Parsley is a pantry staple. You might even have some growing in the garden! This Mediterranean herb is colorful, aromatic, and tasty. It’s more than just a garnish, though. Parsley is packed with health benefits, much like other plants.
Many people get mixed up between parsley and cilantro. The two are related, but they’re quite different. Parsley leaves are pointed and cilantro leaves are curved. The flavor of parsley is mild and grassy, while cilantro is much stronger. If you’re not a fan of cilantro, try parsley. The milder flavor might be more your style.
Beyond taste, parsley’s also teeming with health benefits. Here’s what this attractive herb can offer.
Health Benefits Of Parsley
1. Lowers Cancer Risk
Fruits and veggies aren’t the only foods that can ward off cancer. Parsley may also help, according to the Journal of Science of Food and Agriculture. A 2015 study found that its anti-oxidative properties can fight oxidative stress and protect DNA. Most importantly, parsley stops cancer cell migration so they can’t spread throughout the body.1
2. Prevents Stress Ulcers
Stress doesn’t just impact your brain. On a cellular level, it promotes the creation of reactive oxygen species, a major factor of stress ulcers. That’s where parsley comes in.
Like most plants, this herb is rich in flavonoids. These compounds have anti-inflammatory, antioxidant, and antiulcer properties. Parsley also increases the lining of the intestinal tract, offering even more protection against stress ulcers.2
3. Relieves Period Cramps
Dysmenorrhea, or painful menstrual periods, affects many women. It’s actually the most common reason behind school absences for teen girls.3 Painkillers, like ibuprofen or aspirin, are often used.
Parsley offers a more natural solution. For years, ancient Chinese medicine has used this herb to treat period pain.4
4. Reduces High Blood Pressure
One in every 3 American adults has high blood pressure. This condition raises the risk for heart disease, the leading cause of death in the country.5 Luckily, it’s possible to lower your chances with a heart-friendly diet.6 Instead of salt, use parsley to flavor dishes. It not only lowers high blood pressure, but protects against heart disease as well.7
5. Calms Joint Pain
In the United States, arthritis is the top cause of disability. It affects over 50 million adults or 1 in 5 people. The risk increases with age, and it can limit your ability to work.8 Eat anti-inflammatory foods like parsley.9 It’ll ease the joint inflammation of arthritis, making it easier to manage. For optimal joint health, pair with anti-inflammatory foods like fatty fish and leafy greens.
6. Prevents Kidney Stones
If you’re worried about kidney stones, spice up your diet with parsley. A 2012 animal study in Urology Journal found that it reduces calcium oxalate deposits in rats. This limits the risk of kidney stone formation, showing potential against the problem.10 If you already have kidney issues, talk to your doctor first. Eating more parsley might do more harm than good.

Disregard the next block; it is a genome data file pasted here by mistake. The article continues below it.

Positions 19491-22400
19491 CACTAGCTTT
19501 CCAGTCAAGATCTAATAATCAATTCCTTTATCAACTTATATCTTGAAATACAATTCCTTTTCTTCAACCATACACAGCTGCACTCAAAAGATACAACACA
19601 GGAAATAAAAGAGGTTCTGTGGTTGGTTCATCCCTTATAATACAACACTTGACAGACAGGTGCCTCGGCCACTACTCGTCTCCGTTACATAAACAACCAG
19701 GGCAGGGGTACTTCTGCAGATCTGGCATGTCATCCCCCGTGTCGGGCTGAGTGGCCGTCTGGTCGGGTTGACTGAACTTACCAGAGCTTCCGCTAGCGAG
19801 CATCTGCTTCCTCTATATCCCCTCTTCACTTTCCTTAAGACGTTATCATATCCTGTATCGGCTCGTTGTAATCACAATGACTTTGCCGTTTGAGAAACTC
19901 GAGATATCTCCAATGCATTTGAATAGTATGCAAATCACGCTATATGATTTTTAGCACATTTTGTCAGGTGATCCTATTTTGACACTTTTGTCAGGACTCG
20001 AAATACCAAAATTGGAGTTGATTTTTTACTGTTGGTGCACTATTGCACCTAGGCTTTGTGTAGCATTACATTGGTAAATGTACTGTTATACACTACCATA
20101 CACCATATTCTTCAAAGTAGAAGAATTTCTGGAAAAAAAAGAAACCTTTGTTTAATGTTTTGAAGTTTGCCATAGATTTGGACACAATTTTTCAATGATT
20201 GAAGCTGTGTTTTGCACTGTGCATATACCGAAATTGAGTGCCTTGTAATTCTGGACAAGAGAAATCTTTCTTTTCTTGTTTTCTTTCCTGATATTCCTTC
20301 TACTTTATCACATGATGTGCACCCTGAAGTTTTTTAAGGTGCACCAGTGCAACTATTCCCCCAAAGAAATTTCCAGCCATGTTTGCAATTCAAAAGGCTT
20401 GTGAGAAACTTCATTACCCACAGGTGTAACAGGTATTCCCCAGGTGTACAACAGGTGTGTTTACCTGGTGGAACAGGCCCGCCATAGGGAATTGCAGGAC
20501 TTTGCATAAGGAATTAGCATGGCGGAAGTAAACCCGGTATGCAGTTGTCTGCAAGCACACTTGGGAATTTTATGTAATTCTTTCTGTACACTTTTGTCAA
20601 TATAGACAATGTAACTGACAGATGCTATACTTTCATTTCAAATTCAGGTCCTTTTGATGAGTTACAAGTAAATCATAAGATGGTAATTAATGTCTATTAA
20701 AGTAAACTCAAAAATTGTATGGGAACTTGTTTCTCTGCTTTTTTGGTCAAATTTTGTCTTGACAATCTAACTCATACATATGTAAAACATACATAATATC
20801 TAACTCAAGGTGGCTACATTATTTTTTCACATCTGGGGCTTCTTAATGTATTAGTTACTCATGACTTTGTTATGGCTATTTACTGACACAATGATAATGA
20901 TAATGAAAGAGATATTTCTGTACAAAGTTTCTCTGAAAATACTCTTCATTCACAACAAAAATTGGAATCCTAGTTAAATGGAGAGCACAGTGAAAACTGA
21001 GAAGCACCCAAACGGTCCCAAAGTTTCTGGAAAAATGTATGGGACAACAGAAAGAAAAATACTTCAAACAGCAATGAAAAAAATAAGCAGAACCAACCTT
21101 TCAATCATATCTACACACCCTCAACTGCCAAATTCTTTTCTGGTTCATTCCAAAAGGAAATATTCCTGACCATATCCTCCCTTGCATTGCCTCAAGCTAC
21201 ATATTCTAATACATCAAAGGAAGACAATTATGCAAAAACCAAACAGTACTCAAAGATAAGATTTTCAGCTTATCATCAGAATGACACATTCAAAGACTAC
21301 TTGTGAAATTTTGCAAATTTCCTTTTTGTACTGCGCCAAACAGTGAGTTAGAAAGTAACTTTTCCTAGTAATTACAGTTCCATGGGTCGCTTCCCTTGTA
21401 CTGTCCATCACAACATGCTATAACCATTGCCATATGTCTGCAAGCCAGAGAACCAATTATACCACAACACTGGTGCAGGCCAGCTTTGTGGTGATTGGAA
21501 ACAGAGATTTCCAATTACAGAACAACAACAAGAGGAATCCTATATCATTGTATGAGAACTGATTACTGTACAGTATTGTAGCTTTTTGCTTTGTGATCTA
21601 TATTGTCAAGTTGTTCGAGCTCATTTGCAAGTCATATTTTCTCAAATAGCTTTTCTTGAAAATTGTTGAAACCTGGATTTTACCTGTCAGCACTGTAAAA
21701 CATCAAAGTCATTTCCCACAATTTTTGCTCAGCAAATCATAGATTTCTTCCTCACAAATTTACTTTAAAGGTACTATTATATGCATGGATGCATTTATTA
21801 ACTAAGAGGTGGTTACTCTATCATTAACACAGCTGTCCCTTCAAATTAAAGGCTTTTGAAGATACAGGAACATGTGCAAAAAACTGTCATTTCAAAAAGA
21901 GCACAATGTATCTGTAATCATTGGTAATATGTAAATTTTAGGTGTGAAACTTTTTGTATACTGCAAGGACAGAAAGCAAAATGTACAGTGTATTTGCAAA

7. Decreases UTI Risk
A urinary tract infection, or UTI, is extremely painful. Women are more likely to get it than men. It develops when bacteria from the bowel reaches the bladder, but regular urination flushes it out.[ref]Symptoms & Causes. National Institute of Diabetes and Digestive and Kidney Diseases.[/ref] Surprisingly, parsley can help out.
To start, it’s a diuretic. You’ll be able to pee more often! Parsley also has an antiseptic effect on the urinary tract, helping clear out bacteria before it builds up.11
Parsley Recipe Ideas
Salsa: Cilantro is usually the star of salsa. Why not add fresh parsley, too? The mix of flavors will make your taste buds sing.
Yogurt Sauce: For a healthy dipping sauce, mix herbs with plain yogurt. Eat with veggies or tortilla chips.
Smoothie: It might sound weird, but the combination of fruit and parsley is really refreshing. You can also add it to green smoothies for a nutritional boost.
Bread: If you like to make homemade bread, add parsley to the dough. This will instantly transform a plain loaf.
Pesto: Don’t just stick to basil. Add parsley and other herbs for more flavor.
Rice: Parsley will also upgrade a basic bowl of rice. Try it with wild, brown, or cauliflower rice.
If you’re new to parsley, don’t be afraid to experiment. Toss it into your favorite dishes. You never know what you’ll create.
|↑1||Tang, Esther Lai‐Har, Jayakumar Rajarajeswaran, ShinYee Fung, and M. S. Kanthimathi. “Petroselinum crispum has antioxidant properties, protects against DNA damage and inhibits proliferation and migration of cancer cells.” Journal of the Science of Food and Agriculture 95, no. 13 (2015): 2763-2771.|
|↑2||Akıncı, Ayşin, Mukaddes Eşrefoğlu, Elif Taşlıdere, and Burhan Ateş. “Petroselinum Crispum is Effective in Reducing Stress-Induced Gastric Oxidative Damage.” Balkan medical journal 34, no. 1 (2017): 53.|
|↑3||French, Linda. “Dysmenorrhea.” American family physician 71, no. 2 (2005).|
|↑4, ↑7, ↑9, ↑11||Farzaei, Mohammad Hosein, Zahra Abbasabadi, Mohammad Reza Shams Ardekani, Roja Rahimi, and Fatemeh Farzaei. “Parsley: a review of ethnopharmacology, phytochemistry and biological activities.” Journal of Traditional Chinese Medicine 33, no. 6 (2013): 815-826.|
|↑5||High Blood Pressure. Centers for Disease Control and Prevention.|
|↑6||Heart Disease Facts. Centers for Disease Control and Prevention.|
|↑8||Arthritis Facts. Arthritis Foundation.|
|↑10||Saeidi, Jafar, Hadi Bozorgi, Ahmad Zendehdel, and Jamshid Mehrzad. “Therapeutic effects of aqueous extracts of Petroselinum sativum on ethylene glycol-induced kidney calculi in rats.” Urology journal 9, no. 1 (2012): 361-366.|